President Obama Visits Canada

OTTAWA (AP) - President Barack Obama courted warmer relations
with America's snowy northern neighbor Thursday, declining to ask
war-weary Canada to do more in Afghanistan, promising he won't
allow a protectionist creep into U.S. trade policy and talking
reassuringly around thorny energy issues.

Obama-happy crowds cheered Obama's seven-hour visit, his first
outside U.S. borders as president, and he returned the compliment
with a quick stop at an indoor market where he delighted
shopkeepers by picking up pastries and souvenirs for his daughters.

"I love this country and think that we could not have a better
friend and ally," Obama said as he appeared side-by-side with
Canadian Prime Minister Stephen Harper at gothic Parliament Hill.
He later slipped slightly as he walked to his plane and joked that
the weather reminded him of Chicago.

Harper in turn rolled out the red carpet for the new U.S.
president. The Conservative leader had been close to President
George W. Bush, personally and on policy. But he made clear with
subtle jabs backward that he was casting his and his country's lot
now with the vastly more popular Obama.

"As we all know, one of President Obama's big missions is to
continue world leadership by the United States of America, but in a
way that is more collaborative," Harper said, an apparent
reference to Bush's go-it-alone diplomatic style.

Still, rhetorical niceties aside, there are some sharp
differences between the U.S. and its largest trading partner and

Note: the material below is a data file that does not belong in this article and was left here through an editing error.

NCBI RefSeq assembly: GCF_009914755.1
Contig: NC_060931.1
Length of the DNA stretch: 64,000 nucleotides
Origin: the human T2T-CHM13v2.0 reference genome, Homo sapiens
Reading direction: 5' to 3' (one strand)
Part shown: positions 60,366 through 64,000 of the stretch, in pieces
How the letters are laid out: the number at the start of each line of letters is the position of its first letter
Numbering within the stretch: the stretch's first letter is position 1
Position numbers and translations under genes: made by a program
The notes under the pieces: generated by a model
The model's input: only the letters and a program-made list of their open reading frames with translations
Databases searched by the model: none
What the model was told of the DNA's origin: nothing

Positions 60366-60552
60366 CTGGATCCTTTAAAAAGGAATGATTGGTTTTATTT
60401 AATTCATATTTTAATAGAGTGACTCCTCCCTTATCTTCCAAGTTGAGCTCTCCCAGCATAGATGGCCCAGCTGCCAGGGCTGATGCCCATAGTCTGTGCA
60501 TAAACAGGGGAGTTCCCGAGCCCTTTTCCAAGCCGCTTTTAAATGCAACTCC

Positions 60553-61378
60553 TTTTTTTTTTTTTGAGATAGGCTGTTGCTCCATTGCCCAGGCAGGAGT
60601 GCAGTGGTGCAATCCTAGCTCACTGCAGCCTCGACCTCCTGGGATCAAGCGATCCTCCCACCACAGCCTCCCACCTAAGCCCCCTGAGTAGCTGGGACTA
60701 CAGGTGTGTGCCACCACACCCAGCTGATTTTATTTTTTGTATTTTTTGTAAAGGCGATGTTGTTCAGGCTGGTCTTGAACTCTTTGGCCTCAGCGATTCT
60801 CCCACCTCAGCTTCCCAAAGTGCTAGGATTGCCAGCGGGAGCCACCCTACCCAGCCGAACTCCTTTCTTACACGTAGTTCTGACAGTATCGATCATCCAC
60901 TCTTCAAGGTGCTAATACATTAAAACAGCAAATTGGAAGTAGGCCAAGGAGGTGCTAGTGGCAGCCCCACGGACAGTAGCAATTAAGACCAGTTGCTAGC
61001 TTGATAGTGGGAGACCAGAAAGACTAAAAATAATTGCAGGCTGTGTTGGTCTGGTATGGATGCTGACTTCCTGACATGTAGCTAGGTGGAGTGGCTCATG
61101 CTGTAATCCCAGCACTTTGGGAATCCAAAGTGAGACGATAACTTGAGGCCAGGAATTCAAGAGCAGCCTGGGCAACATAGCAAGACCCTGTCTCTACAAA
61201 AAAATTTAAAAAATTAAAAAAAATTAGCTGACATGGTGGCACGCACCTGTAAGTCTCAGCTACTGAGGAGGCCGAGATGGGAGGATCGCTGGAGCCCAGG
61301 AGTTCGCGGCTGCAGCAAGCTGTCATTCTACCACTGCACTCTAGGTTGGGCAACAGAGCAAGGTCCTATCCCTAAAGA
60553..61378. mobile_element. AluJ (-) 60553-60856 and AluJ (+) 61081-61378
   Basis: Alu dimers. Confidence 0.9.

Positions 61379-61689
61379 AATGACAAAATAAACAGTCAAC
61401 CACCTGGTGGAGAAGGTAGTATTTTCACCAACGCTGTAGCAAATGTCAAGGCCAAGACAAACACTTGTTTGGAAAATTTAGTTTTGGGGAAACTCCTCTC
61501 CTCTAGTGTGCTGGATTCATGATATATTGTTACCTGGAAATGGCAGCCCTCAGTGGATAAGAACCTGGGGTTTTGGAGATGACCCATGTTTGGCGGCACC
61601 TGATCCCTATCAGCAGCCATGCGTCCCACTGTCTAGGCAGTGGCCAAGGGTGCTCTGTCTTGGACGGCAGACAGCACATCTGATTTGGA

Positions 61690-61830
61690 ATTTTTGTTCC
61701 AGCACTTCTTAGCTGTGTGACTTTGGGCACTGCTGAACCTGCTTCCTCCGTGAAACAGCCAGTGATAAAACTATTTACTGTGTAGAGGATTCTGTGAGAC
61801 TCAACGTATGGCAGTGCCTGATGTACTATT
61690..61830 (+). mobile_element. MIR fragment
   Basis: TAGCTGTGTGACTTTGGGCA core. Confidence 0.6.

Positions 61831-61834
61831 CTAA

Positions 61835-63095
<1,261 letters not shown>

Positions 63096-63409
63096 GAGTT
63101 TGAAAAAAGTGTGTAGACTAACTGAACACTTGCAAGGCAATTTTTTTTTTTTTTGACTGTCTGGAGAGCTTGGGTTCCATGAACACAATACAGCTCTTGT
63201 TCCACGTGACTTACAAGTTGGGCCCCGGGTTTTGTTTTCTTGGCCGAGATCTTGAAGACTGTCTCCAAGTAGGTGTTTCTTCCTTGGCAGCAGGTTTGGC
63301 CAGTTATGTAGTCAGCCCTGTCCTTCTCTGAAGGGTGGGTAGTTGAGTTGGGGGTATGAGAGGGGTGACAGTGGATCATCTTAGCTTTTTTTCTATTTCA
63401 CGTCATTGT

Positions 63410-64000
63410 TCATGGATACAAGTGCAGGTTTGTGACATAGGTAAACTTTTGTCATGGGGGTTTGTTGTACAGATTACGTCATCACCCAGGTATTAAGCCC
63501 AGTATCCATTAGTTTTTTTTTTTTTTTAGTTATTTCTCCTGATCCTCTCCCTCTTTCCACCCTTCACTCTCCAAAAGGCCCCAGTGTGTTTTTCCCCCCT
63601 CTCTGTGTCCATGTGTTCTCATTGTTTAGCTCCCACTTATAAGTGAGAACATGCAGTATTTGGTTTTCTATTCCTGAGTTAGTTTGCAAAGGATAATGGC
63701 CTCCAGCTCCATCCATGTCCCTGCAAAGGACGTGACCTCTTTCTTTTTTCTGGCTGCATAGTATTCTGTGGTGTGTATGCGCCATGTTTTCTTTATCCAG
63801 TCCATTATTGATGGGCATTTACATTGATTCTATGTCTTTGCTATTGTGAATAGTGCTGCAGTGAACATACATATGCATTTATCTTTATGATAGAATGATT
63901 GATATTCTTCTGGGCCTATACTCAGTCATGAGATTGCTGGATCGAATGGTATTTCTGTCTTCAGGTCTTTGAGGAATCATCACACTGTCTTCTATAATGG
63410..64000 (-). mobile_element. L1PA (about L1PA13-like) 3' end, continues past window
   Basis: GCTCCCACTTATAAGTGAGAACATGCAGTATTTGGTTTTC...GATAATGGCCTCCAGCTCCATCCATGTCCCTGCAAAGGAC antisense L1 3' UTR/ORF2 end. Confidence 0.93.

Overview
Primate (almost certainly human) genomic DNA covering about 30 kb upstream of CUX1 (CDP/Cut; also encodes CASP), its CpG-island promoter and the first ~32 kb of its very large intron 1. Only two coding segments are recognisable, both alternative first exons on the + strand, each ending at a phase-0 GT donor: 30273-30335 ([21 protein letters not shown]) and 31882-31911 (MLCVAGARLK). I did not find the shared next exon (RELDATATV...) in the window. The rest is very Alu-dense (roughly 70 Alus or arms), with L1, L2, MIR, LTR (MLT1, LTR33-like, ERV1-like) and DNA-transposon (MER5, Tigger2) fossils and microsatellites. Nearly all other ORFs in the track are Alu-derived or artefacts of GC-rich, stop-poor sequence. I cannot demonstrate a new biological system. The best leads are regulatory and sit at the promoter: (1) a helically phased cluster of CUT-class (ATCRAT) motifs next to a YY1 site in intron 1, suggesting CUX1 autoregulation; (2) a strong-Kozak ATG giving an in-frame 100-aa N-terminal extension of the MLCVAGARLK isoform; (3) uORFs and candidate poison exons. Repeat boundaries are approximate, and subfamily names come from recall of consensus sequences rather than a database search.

biggest supplier of oil. On several topics, where Obama came armed
with reassurances, Harper offered mini-lectures, albeit gently
delivered.

On the 7-year-old Afghanistan war, for instance, the Canadian
leader said that NATO and U.S. forces fighting a resurgent Taliban
insurgency are not "through our own efforts going to establish
peace and security in Afghanistan." With Obama's administration
undertaking a broad review of the U.S. strategy there, Harper
suggested that any new policy "have the idea of an end date, of a
transition to Afghan responsibility for security, and to greater
Western partnership for economic development."

On Canada's massive oil-rich tar sands, Harper suggested that
the kind of emissions regulations that environmentalists would like
Obama to support would be unfair, making a comparison to the U.S.
coal industry. "It's very hard to have a tough regulatory system
here when we are competing with an unregulated economy south of the border," Harper said.

On trade, Obama stuck to his pledge to eventually seek changes
in the 1994 North American Free Trade Agreement to increase
enforcement of labor and environmental standards - but said he
intended to do so in a way "that is not disruptive to the
extraordinarily important trade relationships that exist between
the United States and Canada."

Harper said he might be willing to negotiate, but not by
"opening the whole NAFTA and unraveling what is a very complex
agreement."

He sounded a similar warning on a "Buy American" clause that
Congress added to the $787 billion economic stimulus package. The
provision's passage fits into a larger fear among free-trading
Canadians that America is cultivating a protectionist streak as its
economy tanks and hemorrhages jobs.

"We expect the United States to adhere to its international
obligations," Harper said. "I can't emphasize how important it is
that we do that."

Another point of contention is the post-Sept. 11 security
enhancements required by the U.S. along the two country's borders
that have made crossings more arduous. Harper suggested no one
needed to teach Canada lessons on that score: "Not only have we,